1802 - 1833 from France (also Argentina)

French gaucho and foreman, first appears in the VERNET financial accounts as a gaucho paid for guarding Vernet's horses near Río Negro in November 1825. Simon is first mentioned actually in the Falklands in May 1829, just as a gaucho. There are several further references to him in 1830 doing ordinary jobs, once in company with Antonio RIVERO. At some stage Simon became capataz, or foreman of the gauchos, and he came to prominence in 1832 during the Lexington raid when he opposed the departure of Henry Metcalf, Vernet's deputy, as this left no one who could read or write in the settlement. He also objected to Metcalf taking with him what Simon considered to be Vernet's property. After all the European settlers had departed on the Lexington in January 1832, Simon was effectively the leader of the fourteen or so gauchos that stayed behind. They lived in fear of foreign vessels whose captains slaughtered both tame and wild animals. More welcome were vessels with supplies for Vernet, but Simon turned some of these away as he was not authorised to receive the goods.

1282 A gaucho - painted by William Dale...

Everything changed when the schooner Sarandi arrived on 6 October 1832, bringing Metcalf and, more importantly, Etienne MESTIVIER, a French army officer, as provisional political and military commander. Simon clearly resented the loss of his position as leader. When Mestivier was brutally murdered in a mutiny on 30 November, Simon was prominent among those who restored order. Helped by crew from the French whaling vessel Jean Jacques, Captain Guerin, Simon surprised the mutineers near Estancia. They were taken onboard the British schooner Rapid on 8 December 1832 and placed in irons. Then the Sarandi returned on the night of 29 December, and its commander Jose Maria Pinedo took charge. But HMS Clio arrived on 2 January 1833 and Captain ONSLOW told the Sarandi to leave. On 3 January Pinedo told Simon he was to be political and military commander and should keep the Argentine flag flying, so that for some the illiterate Simon can be listed, however implausibly, as one of the Argentine 'governors' of the Falklands. He never attempted to act as such, and the Argentine flag was replaced by the Union Jack that same day.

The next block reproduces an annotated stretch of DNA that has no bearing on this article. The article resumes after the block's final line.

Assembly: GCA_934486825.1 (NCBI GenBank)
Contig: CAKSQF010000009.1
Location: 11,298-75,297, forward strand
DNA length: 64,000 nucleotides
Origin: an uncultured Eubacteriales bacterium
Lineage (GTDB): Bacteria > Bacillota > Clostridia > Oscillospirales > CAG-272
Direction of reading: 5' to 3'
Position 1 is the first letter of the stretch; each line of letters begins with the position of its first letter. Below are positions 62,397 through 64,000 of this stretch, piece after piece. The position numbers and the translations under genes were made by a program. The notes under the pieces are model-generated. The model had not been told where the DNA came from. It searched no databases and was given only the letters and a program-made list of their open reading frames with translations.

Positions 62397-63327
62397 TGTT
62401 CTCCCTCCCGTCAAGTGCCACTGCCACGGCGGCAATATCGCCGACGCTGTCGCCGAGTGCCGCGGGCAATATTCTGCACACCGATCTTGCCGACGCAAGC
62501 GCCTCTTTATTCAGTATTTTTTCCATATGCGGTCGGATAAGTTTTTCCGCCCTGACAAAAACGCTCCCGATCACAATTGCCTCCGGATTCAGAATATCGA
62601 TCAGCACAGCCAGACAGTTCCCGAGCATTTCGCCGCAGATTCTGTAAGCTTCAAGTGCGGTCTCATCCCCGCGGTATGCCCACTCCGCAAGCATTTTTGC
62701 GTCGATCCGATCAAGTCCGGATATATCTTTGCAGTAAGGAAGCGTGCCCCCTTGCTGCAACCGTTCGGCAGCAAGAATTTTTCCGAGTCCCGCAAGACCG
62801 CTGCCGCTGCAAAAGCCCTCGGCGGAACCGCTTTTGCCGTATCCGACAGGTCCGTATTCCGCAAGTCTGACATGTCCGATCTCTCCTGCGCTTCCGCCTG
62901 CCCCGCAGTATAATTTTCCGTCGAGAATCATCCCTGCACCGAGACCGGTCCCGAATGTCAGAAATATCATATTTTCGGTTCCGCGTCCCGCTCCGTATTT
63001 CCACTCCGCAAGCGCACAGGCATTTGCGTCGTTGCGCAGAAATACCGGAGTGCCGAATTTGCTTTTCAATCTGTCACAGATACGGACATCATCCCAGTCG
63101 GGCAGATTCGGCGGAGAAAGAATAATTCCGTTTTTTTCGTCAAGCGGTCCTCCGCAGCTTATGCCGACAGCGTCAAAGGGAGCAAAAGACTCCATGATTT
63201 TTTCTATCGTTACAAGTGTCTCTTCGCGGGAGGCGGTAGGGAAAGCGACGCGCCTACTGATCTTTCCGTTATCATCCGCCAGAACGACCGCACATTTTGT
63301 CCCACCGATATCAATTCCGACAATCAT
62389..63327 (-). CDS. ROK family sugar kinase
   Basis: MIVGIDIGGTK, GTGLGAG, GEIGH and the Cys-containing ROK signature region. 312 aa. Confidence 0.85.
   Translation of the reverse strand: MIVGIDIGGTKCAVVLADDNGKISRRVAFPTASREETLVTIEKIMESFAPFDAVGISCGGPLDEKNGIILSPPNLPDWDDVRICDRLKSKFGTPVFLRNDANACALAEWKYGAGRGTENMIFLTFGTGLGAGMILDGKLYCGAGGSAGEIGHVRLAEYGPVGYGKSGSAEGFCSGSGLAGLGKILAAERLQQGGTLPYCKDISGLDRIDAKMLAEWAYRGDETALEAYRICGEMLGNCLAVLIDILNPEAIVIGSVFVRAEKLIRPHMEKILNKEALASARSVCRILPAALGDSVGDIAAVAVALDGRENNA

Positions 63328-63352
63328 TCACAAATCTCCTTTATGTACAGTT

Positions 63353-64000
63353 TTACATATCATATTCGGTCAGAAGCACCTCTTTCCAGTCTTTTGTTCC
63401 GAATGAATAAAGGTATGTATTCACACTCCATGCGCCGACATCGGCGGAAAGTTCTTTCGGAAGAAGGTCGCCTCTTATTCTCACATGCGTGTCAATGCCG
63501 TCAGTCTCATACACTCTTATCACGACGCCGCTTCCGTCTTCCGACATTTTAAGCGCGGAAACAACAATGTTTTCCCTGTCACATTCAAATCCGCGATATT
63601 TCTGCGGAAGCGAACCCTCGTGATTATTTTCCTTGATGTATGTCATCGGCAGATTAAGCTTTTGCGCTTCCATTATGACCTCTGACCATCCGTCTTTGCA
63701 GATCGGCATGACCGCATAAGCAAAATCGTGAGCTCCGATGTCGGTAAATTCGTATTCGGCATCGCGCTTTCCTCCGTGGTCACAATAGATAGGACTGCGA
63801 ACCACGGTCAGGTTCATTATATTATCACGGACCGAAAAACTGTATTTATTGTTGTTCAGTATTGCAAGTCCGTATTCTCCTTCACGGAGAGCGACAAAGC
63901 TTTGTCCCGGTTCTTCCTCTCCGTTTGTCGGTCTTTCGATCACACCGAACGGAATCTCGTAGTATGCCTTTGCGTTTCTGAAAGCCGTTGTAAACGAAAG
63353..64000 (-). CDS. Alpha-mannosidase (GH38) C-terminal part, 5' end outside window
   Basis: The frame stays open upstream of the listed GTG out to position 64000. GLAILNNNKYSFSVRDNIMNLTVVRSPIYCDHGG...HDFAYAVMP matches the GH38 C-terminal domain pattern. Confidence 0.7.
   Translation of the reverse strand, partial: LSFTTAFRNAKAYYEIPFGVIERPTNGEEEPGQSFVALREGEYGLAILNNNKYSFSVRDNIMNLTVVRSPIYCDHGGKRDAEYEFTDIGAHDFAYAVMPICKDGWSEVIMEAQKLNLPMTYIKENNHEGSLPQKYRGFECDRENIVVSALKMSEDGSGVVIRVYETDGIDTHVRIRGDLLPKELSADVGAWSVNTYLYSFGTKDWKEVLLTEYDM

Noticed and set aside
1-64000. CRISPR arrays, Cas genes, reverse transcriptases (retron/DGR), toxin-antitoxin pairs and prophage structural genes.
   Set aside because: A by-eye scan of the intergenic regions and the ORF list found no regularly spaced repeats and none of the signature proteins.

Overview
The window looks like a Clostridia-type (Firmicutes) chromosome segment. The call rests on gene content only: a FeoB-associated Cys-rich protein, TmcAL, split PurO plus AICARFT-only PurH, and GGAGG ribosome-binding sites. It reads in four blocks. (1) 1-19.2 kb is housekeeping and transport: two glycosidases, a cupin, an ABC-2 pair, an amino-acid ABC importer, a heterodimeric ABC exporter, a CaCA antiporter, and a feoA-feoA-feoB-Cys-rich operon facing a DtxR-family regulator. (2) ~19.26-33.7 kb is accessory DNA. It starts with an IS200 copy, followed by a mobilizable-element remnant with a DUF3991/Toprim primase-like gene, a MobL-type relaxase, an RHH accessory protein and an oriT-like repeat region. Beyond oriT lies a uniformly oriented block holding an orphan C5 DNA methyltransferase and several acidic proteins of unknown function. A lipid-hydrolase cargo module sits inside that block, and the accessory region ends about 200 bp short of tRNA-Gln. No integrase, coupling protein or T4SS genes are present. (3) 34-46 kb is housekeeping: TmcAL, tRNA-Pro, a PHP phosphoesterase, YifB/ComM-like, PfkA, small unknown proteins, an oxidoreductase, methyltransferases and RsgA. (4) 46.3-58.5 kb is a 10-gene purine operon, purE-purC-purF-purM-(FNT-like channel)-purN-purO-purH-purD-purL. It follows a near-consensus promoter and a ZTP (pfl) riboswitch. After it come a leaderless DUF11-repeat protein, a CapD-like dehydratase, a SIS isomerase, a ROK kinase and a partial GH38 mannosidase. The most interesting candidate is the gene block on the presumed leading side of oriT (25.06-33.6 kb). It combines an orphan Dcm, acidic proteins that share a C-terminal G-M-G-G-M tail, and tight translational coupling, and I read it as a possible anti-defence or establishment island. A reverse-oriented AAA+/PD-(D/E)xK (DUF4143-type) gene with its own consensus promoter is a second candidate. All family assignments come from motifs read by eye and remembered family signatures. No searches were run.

Onslow reported the difficulty he had in persuading 12 of the gauchos to stay. They pleaded to be paid in silver - not in Vernet's paper currency and Onslow told Simon to do this. In March 1833, Vernet sent the Rapid back to the settlement with BRISBANE and Pasos on board. Simon was accused of defrauding Vernet and had a letter of rebuttal prepared. But authority had been hopelessly undermined and on 26 August, Simon, Brisbane, and three others were murdered by Vernet's Churrua Indians and rebel gauchos, led by Antonio Rivero. Vernet did not hear of these deaths until much later and did not even know where to find Simon's next of kin. Posthumously, he accepted that Simon had not defrauded him.


Murdered August 1833

But Simon may have had kin of a sort, and left a legacy of sorts too. A report of 18 September 1839, on the inhabitants of Port Louis by Lieutenant LOWCAY, mentions Mrs Gregoria Parry, wife of Henry Parry, master of the schooner Alonso: she had two sons - 'son 1 of union with capataz that was murdered'. While that must refer to Jean Simon, actually the mother of Simon’s child was Carmelita, who later married an English sailor Richard Penny and committed suicide in Stanley Harbour after Parry’s death in 1845.


PJ Pepper



2006 - Original version
2010 - Updated by PJ Pepper
February 2020 One photograph and one painting added